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The Duke of Grafton
|Lord High Steward|
for the coronation of King George I
19 October 1714 – 20 October 1714
|Preceded by||The Duke of Devonshire|
|Succeeded by||The Earl Cowper|
|Lord Lieutenant of Ireland|
18 June 1720 – 6 May 1724
|Preceded by||The Duke of Bolton|
|Succeeded by||The Lord Carteret|
|Born||25 October 1683|
|Died||6 May 1757(aged 73)|
|Spouse(s)||Lady Henrietta Somerset|
Charles FitzRoy, Earl of Euston
George FitzRoy, Earl of Euston
Lord Augustus FitzRoy
Lord Charles FitzRoy
Caroline Stanhope, Countess of Harrington
Lady Harriet FitzRoy
Isabella Seymour-Conway, Countess of Hertford
|Parents||Henry FitzRoy, 1st Duke of Grafton|
Isabella Bennet, 2nd Countess of Arlington
Charles FitzRoy, 2nd Duke of Grafton,(25 October 1683 – 6 May 1757) was an Irish and English politician.
He was the only child and heir of Henry FitzRoy, 1st Duke of Grafton (1663–1690) (an illegitimate son of King Charles II by his mistress Barbara Villiers) by his wife Isabella Bennet, 2nd Countess of Arlington a great granddaughter of William the Silent. He succeeded to his father's titles on 9 October 1690.
Grafton was one of the members of the Hanoverian-supporting Kit-Cat Club portrayed by Godfrey Kneller. He served as Lord High Steward at King George I's coronation, becoming a Privy Counsellor in 1715 and a Knight of the Garter in 1721. He also served as Lord Lieutenant of Ireland from 1720 to 1724 and Lord Chamberlain from 1724 until his death. In 1719 he was one of the main subscribers to the Royal Academy of Music, a corporation that produced baroque opera on the stage. In 1739 he supported the creation of what was to become one of London's most notable charities, the Foundling Hospital. He sat on that charity's original Court of Governors with such fellow Governors as John Russell, 4th Duke of Bedford, Vere Beauclerk, 1st Baron Vere of Hanworth, and Micajah Perry, a Lord Mayor of London. He was affectionately known to the Royal court as 'Booby Grafton'. For a number of years he and Princess Emily, one of George II's daughters, enjoyed a semi-flirtatious relationship.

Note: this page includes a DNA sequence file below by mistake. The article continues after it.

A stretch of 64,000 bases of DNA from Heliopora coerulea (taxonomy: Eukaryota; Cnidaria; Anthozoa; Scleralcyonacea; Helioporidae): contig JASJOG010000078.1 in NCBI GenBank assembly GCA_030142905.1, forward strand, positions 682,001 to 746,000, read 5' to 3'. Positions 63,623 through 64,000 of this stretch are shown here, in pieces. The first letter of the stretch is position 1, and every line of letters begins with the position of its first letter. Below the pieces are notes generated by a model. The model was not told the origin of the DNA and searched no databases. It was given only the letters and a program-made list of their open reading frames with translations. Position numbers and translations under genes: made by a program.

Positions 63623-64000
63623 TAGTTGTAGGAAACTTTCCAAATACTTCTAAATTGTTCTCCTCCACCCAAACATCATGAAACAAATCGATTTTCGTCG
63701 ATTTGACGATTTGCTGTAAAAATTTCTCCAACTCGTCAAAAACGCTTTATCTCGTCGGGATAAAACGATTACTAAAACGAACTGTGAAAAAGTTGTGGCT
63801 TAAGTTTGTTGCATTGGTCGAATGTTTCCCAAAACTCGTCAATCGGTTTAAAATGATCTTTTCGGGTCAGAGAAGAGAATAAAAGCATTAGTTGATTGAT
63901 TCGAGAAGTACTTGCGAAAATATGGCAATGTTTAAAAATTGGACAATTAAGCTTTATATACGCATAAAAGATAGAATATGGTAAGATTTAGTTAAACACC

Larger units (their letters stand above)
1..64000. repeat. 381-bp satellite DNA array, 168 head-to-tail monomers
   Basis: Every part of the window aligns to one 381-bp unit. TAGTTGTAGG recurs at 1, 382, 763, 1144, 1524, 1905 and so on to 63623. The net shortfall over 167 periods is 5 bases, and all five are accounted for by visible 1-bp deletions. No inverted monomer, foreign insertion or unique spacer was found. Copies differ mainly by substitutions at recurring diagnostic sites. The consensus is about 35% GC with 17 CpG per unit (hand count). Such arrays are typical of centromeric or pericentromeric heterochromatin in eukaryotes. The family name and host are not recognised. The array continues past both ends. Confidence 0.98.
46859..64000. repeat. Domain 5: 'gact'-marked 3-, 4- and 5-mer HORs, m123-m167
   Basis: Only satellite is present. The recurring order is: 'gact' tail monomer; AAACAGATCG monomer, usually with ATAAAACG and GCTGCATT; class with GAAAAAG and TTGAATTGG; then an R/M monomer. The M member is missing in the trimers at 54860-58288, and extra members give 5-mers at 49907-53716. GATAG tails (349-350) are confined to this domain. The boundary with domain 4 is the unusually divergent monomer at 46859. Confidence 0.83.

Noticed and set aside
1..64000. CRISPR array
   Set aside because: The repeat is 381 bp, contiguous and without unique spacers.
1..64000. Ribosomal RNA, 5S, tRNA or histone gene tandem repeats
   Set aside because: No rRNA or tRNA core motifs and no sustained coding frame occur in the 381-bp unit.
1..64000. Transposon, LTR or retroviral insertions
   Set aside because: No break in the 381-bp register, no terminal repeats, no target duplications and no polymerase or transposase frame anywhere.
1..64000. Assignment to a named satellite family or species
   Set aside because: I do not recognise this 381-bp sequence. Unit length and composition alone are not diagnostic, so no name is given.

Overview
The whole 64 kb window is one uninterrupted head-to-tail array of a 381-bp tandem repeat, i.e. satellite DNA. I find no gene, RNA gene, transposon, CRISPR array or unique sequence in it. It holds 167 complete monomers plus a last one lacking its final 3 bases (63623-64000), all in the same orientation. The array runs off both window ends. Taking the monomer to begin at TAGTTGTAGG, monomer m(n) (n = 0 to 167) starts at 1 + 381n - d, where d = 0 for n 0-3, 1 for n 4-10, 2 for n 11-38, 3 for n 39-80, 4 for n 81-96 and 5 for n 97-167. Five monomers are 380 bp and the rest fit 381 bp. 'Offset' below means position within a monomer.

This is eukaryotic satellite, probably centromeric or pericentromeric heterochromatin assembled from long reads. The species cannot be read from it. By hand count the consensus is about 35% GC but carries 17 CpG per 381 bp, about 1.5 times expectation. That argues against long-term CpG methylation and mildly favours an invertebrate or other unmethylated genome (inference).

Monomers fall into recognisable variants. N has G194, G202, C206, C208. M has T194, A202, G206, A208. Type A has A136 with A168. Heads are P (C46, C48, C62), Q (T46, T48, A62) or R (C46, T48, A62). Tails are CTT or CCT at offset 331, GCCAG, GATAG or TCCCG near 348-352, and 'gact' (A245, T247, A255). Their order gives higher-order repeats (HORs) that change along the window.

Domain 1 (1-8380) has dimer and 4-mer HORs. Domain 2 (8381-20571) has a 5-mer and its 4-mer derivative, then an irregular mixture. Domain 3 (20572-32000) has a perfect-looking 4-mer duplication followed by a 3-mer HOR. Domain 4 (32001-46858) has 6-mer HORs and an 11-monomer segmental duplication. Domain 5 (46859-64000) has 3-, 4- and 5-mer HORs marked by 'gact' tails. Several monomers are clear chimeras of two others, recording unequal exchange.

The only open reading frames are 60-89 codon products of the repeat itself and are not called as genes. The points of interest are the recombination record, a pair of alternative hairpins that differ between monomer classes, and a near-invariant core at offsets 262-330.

Marriage and children
- Charles Henry FitzRoy, Earl of Euston (13 April 1714 – 18 December 1715).
- George FitzRoy, Earl of Euston (24 August 1715 – 7 July 1747). He was married on 10 October 1741 to Lady Dorothy Boyle (14 May 1724 – 2 May 1742) elder daughter of Richard Boyle, 4th Earl of Cork, 3rd Earl of Burlington, and his wife Lady Dorothy Savile, daughter of William Savile, 2nd Marquess of Halifax. The Earl was notorious for mistreating his wife – who died seven months after their marriage – and died childless.
- Lord Augustus FitzRoy (16 October 1716 – 24 May 1741). He was married to Elizabeth Cosby, daughter of Colonel William Cosby, who served as a colonial Governor of New York. They were parents to two sons, who founded branches of the family that still continue today:
- Lord Charles FitzRoy (23 April 1718 – 29 July 1739).
- Lady Caroline FitzRoy (8 April 1722 – 26 June 1784). She married William Stanhope, 2nd Earl of Harrington. They were parents to Isabella Molyneux, Countess of Sefton, Charles Stanhope, 3rd Earl of Harrington and five other children.
- Lady Harriet FitzRoy (8 June 1723 – August 1735).
- Lady Isabella FitzRoy (1726 – 10 November 1782). She married Francis Seymour-Conway, 1st Marquess of Hertford. They were parents to Francis Seymour-Conway, 2nd Marquess of Hertford and eleven other children.
The Duke also fathered an illegitimate son, Charles FitzRoy-Scudamore.
Winchester New Hampshire was originally named “Arlington” in his honor. (The Duke of Arlington) https://en.m.wikipedia.org/wiki/Winchester,_New_Hampshire
- Kneller portrait of Grafton. Accessed 21 August 2017.
- Rachel Wilson, "The Vicereines of Ireland and the Transformation of the Dublin Court, c. 1703-1737" in The Court Historian, xix, no. 1 (2014).
- Leo van der Pas. "George Fitzroy, Earl of Euston (1715–1747)". Archived from the original on 20 April 2004. Retrieved 20 April 2004. from Brigitte Gastel-Lloyd's Worldroots website. Retrieved in cached version on 7 October 2009.
- R.H. Nichols and F A. Wray, The History of the Foundling Hospital (London: Oxford University Press, 1935).